There they were on the floor. The brightly colored striped canvas mangled, wooden fragments lay strewn over the beige berber carpet. Dead, as if shoes could have a life. I picked up some pieces and cradled them in my hands. The pair I carefully and caringly picked to match the black sheath funeral dress. Not too high as to lose balance, not to low as to look casual. The ones in which I could walk behind the caisson that pulled the box carrying the ashes in the light blue tissued covered paper urn with Papier-mâché flowers.
Heat rose to my face. It had been a year, more than a year. It had been sixteen months but those shoes were special. They weren’t like the ones with the faux leopard skin he chewed up last week, or the gold strappy sandals the night before. They weren’t even like the $180 running shoes he retrieved from the top shelf and ripped to smithereens.
Tears, unwelcome, began to pour down my cheeks when I saw the beast. I screamed with a force let loose from the devil himself and stomped towards the scoundrel, picking up more pieces along the way. I charged, he ran, the couch blocking his path. I could see the fear in his eyes as my rage burned. Four letter words sprung from my mouth without control, the usual filter gone.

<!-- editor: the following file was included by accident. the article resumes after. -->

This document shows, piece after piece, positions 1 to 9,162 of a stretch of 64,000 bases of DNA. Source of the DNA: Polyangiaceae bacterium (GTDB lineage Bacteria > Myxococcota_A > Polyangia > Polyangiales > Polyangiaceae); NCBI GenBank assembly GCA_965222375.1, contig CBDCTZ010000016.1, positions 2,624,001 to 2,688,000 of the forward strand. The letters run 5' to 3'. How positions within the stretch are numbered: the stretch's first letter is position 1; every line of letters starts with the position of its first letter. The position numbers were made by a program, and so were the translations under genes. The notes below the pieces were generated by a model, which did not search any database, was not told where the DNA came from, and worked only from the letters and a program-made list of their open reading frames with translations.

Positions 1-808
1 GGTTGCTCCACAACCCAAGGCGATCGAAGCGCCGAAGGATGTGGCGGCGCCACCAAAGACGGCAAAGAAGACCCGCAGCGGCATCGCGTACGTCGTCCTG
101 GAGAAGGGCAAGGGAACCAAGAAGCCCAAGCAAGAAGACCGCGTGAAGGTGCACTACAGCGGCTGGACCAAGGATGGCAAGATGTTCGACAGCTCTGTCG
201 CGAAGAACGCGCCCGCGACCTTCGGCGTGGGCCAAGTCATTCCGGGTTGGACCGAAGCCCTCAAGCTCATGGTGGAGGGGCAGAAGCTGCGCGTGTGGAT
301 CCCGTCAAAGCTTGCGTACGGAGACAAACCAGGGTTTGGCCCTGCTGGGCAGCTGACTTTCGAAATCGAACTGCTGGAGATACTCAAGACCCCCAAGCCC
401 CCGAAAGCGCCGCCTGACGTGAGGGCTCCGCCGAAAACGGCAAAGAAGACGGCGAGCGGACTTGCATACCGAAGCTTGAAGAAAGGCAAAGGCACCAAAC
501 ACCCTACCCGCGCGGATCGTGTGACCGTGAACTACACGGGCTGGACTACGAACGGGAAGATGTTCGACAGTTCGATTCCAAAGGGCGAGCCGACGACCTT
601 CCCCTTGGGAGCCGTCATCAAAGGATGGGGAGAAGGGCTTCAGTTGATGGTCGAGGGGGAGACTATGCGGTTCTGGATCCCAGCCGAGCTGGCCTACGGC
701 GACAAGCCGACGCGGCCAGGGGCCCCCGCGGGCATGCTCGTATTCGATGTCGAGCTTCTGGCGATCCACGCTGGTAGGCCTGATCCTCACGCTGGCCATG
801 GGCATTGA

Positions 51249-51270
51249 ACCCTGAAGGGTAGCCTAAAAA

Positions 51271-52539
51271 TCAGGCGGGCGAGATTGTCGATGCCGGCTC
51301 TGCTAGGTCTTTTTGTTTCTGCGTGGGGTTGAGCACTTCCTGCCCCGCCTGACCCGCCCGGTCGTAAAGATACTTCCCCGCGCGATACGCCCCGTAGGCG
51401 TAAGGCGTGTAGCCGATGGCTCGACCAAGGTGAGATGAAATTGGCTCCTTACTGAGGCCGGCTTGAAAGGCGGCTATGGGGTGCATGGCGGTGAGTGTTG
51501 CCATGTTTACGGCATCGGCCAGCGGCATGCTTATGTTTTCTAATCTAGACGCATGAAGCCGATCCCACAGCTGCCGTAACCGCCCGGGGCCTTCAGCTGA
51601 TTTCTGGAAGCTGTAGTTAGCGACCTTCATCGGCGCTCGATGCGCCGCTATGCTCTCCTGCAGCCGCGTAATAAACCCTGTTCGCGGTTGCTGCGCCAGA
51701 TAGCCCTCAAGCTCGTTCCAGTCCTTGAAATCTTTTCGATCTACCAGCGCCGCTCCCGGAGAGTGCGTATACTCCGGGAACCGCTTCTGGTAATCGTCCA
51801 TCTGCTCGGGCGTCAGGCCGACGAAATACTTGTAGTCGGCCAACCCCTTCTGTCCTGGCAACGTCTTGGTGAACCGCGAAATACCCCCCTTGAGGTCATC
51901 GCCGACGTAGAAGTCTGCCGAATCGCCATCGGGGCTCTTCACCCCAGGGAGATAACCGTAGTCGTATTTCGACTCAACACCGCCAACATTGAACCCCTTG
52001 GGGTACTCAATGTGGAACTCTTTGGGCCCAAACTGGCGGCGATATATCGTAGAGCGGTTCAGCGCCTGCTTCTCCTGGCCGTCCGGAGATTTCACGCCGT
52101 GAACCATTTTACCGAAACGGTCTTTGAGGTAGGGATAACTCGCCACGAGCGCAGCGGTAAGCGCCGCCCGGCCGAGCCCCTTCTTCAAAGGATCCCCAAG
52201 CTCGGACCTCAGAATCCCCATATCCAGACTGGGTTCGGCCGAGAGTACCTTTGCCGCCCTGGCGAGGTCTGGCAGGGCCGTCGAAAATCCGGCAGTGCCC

A whimper. A soft whimper came from the couch. But not from the mutt. I saw the seat cushion raised vertical to block my view; to protect him from my wrath. A boy, eight years old, sat on the white stained cloth covering the sofa’s frame. Hands shielded his face. Suddenly, I could see through his eyes the maniac that was me. Dropping the pieces, I turned towards the child and wrapped him in my arms. Dr. Jekyll and Mr. Hyde, two sides of a coin. I kissed his forehead and apologized. Remorseful of my rant. Overwhelmed by my emotions, beaten, weathered, disappointed but not hopeless.
I sat next to him on the stained fabric, full of trash and cookie crumbs and dried my tears. Solace swept over me. They were only shoes I said, I should have been more careful. “Mommy shouldn’t leave things out for the puppy to find,” I told him.
“Yeah,” said the soft whisper in reply. “My feet must really stink because he only likes your shoes.”
“Yeah, your feet do kinda stink.” I sucked up the snot from my nose and laughed. Leaning over, I gave my sweet boy a fake tickle. He giggled.
“You have too many shoes anyway.”
We sat in silence for a few more seconds. I wondered what type of mother terrorizes a child and a puppy? My plight, my grief, my anguish is no excuse. I hoped that one day he might forget my tirade but at that moment, at that very moment, I knew he had forgiven.
“Yes, son, I probably do have too many shoes.”